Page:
Recklessness of current Somali leaders risk sparking new civil war

Last year’s Kuumade community meeting in Kismayo, the Habargidir one that was held in Hobyo, the Mudullod consultative meeting that opened in Mogadishu, the upcoming Puntland clans’ conference, the whims of Abiy Ahmed that is frustrating Somaliland, and the complaints by the regional states, all have one thing in common, the failure of the federal government to satisfy the Somali clans.

When the clans were not satisfied with the rule of the military, and they were denied the political platform they needed to express themselves, like is happening now, they created rebels movements such as the Somali Salvation Democratic Front (SSDF), Somali National Movement (SNM), United Somali Congress (USC) and Somali Patriotic Movement (SPM), and they brought down the military regime that had been ruling the country for 21 years. Other clans either sided with the rebel movements or the regime.

Today, it seems that history is repeating itself. The same clans that ousted Siad Barre from power are the same ones who are having grievances against the current government. The group in power now and its supporters believe that suppressing these powerful clans will strengthen statehood, while the powerful clans believe that without them, the state will not be able to work and the nation will not be able to rebuild.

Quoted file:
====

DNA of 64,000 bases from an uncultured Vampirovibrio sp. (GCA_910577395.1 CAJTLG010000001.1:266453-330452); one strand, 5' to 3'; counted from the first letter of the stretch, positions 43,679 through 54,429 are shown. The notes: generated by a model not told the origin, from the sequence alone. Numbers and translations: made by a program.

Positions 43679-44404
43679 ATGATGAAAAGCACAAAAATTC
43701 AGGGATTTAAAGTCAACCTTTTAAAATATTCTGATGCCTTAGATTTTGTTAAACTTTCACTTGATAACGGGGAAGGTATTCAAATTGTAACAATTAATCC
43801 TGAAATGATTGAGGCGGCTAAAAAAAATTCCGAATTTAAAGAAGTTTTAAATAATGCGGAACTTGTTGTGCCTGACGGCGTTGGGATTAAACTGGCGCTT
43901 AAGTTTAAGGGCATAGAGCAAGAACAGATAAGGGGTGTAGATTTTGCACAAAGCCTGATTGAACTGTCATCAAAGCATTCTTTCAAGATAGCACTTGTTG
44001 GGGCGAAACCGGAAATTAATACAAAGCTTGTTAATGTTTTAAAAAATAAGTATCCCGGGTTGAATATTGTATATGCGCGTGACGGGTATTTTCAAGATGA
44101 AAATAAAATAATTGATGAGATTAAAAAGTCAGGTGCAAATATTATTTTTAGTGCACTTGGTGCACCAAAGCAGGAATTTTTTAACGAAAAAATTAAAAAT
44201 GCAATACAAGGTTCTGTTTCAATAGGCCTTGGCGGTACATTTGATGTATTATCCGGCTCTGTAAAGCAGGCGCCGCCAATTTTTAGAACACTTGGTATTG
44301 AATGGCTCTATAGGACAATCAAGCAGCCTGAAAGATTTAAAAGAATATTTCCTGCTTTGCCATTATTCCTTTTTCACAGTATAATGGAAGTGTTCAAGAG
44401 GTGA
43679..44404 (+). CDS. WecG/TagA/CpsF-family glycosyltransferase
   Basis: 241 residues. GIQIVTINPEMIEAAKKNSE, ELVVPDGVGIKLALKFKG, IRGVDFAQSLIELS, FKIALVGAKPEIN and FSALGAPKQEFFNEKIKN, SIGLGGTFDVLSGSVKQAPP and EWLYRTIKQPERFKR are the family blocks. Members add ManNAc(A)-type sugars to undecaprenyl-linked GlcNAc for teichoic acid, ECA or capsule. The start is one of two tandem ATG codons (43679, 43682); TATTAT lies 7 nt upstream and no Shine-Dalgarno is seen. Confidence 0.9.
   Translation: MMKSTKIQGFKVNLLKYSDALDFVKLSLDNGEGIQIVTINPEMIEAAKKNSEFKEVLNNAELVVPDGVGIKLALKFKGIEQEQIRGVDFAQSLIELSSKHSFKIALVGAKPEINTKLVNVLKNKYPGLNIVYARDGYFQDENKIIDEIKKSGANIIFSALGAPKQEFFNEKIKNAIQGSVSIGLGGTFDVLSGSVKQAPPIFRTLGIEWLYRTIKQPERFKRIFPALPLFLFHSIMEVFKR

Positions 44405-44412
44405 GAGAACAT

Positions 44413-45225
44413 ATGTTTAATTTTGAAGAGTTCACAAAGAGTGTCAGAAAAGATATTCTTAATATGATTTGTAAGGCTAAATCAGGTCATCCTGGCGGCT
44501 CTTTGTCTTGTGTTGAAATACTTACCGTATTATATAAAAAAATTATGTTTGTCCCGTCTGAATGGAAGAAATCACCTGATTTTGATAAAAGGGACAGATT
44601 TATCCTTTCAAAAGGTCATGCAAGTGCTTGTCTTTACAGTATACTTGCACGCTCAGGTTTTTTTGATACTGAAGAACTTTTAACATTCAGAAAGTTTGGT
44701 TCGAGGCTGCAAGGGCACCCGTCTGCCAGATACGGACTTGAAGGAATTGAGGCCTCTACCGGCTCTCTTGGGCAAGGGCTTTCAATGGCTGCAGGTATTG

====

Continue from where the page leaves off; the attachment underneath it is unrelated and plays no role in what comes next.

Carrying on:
These clans are not the only ones who have grievances, there are other clans who have their own grievances against these particular clans who, for that reason, joined Al-Shabaab and for the same reason, now support the current regime.

Violence has always been on the table, but the military power of the African Union Mission in Somalia (Amisom), the enmity of al-Shabab for everyone and the sheer fatigue from the long, bitter years of civil war have so far stayed the hands of these opposing groups.

However, if these provocations, these threats of collapsing the ladder to power, this total disregard for the Constitution continue, then it is possible that the people in Villa Somalia, who are running around with a bomb that has no safety pin and threatening everyone, might just explode us all.

The question is, can we save ourselves and prevent this bomb from exploding again? If it is feelings that overrule the brain, then I have no part in that. For, even when my own life was on the line, I chose my brain over my emotions.

Term Extension Election

President Farmajo recently signed a controversial elections law that was opposed by some regional states and political parties. Although differences of views over the law exist among the political stakeholders, they seem to agree on its impracticality in the country’s current situation. The main reason for this is that there is no agreement among the political stakeholders that can create conducive environment for dialogue. In a nutshell, almost all Somali clans are warning of the current dangerous situation in our country.

 

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